Adolf Slaby, one of the pioneers of radio engineering, died on 6 April 1913. As a lecturer at the Technische Hochschule Berlin, he actively campaigned for technical universities to have the same status as full universities. Technical universities were only granted the right to award doctorates in 1899. He also worked for the due social recognition of engineers.
Slaby was born the son of a bookbinder in Berlin in 1849 and studied mathematics and mechanical engineering at the city’s Gewerbeakademie. He earned his income, however, as a tutor in the home of machinery manufacturer, Louis Schwartzkopff. Fascinated by the inventions of Werner von Siemens, he turned to the new discipline of electrical engineering in 1876, after completing his doctorate in Jena and teaching mathematics and mechanical science for a time in Potsdam.
From 1883 on, Slaby, recently appointed professor, set about establishing the first chair of electrical engineering at the Königlich Technische Hochschule zu Berlin. He always combined theoretical thinking and practical experiments in his work. This led to his founding a laboratory for electrical engineering at the university, where he taught electrical engineering and its applications to several generations of engineering students. Over a period of thirty years, he impressed his contemporaries with both the passion he brought to his teaching and the ingenuity of his experiments. Even Kaiser Wilhem II, himself a technology enthusiast, showed a fondness for Slaby and enjoyed learning from him.
However it was to be wireless telegraphy, known at the time as radio telegraphy, which really made Slaby’s name. And like all good legends, this one too started out inauspiciously. Slaby was planning to put an end to his radio experiments due to the lack of their success, when in June 1897 he witnessed a successful radio experiment in England. The young Marconi succeeded in sending and receiving wireless Morse signals over a distance of several kilometers. This served to fire Slaby’s ambition. His first experiment was to try to establish a wireless radio connection between the Technische Hochschule and a factory located some 500 meters away. The experiment itself worked. However it also caused all telephone connections in the area to cut out due to the fact that it was conducted using sparks - in other words a kind of artificial electrical storm. His efforts were also put in the shade when in July 1897 Marconi succeeded in bridging a distance of 16 kilometers using radio signals. A world record back then! Should he just give up?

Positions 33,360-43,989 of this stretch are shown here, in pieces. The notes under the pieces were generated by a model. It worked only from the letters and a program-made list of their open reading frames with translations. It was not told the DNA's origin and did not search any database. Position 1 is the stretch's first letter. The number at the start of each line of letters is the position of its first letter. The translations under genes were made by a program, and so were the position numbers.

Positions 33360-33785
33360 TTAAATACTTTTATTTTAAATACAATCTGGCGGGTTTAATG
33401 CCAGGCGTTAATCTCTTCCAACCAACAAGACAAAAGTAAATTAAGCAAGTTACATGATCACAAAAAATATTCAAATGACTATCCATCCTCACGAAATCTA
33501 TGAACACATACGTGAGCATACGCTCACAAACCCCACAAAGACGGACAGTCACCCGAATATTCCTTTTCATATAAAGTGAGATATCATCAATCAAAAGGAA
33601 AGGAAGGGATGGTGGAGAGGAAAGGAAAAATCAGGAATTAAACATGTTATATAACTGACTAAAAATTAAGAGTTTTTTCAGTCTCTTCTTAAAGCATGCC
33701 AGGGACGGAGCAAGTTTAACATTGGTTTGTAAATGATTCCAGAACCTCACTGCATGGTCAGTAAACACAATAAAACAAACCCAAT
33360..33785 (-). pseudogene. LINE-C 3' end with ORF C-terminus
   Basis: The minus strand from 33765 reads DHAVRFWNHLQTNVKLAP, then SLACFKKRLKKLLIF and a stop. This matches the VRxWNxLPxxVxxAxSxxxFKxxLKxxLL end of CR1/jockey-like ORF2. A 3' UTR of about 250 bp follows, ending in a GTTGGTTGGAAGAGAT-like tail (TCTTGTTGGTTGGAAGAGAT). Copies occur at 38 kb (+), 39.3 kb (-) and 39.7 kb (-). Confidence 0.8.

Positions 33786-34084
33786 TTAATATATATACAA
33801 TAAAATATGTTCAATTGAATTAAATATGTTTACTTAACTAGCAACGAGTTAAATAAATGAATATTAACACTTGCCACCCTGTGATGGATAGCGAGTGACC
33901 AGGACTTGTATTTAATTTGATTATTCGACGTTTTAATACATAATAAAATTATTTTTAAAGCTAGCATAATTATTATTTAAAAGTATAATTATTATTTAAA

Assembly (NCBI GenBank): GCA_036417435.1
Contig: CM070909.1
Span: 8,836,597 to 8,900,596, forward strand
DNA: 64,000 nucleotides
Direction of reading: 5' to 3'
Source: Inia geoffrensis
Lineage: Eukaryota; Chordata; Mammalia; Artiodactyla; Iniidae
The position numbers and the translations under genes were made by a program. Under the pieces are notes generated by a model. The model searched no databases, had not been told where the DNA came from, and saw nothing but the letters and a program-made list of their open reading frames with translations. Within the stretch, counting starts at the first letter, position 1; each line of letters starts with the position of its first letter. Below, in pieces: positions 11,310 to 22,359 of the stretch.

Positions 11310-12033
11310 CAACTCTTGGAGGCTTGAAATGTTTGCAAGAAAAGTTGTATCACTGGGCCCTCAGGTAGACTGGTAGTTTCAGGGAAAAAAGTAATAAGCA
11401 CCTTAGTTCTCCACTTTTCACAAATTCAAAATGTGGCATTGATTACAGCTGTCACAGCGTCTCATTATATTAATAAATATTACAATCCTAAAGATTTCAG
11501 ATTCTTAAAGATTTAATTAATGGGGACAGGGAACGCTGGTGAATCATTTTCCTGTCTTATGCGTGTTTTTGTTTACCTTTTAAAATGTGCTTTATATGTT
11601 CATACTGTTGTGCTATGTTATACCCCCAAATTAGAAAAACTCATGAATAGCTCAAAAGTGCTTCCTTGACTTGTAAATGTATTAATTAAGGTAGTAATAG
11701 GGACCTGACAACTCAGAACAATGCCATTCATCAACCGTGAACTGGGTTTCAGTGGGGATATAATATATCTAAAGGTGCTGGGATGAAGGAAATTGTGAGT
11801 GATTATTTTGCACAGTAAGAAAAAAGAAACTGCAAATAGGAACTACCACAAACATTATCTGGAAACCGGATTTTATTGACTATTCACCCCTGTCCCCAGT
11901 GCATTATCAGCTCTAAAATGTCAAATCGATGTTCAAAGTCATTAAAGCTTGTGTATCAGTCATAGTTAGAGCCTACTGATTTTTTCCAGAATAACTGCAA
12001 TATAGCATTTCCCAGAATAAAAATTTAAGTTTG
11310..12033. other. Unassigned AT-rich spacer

Once again chance came to Slaby’s rescue. He was discussing his experiments with the Kaiser, who decided that he should continue with his work, but this time with increased intensity. The Kaiser made the banks of the Havel in Potsdam and the adjacent Royal Gardens available for the experiments. This area, known as the Prussian Arcadia, became the scene of a race to catch up. In August, Slaby and his assistants succeeded in establishing a wireless radio connection of 1.6 km from the tower of the Heilandskirche church in Sacrow. In autumn 1897, he then beat Marconi’s world record, achieving a distance of 21 km from Rangsdorf to Tempelhofer Feld.
Adolf Slaby died just one year after receiving his emeritus status. He is buried in the Luisenkirchhof II cemetery in the Berlin borough of Charlottenburg.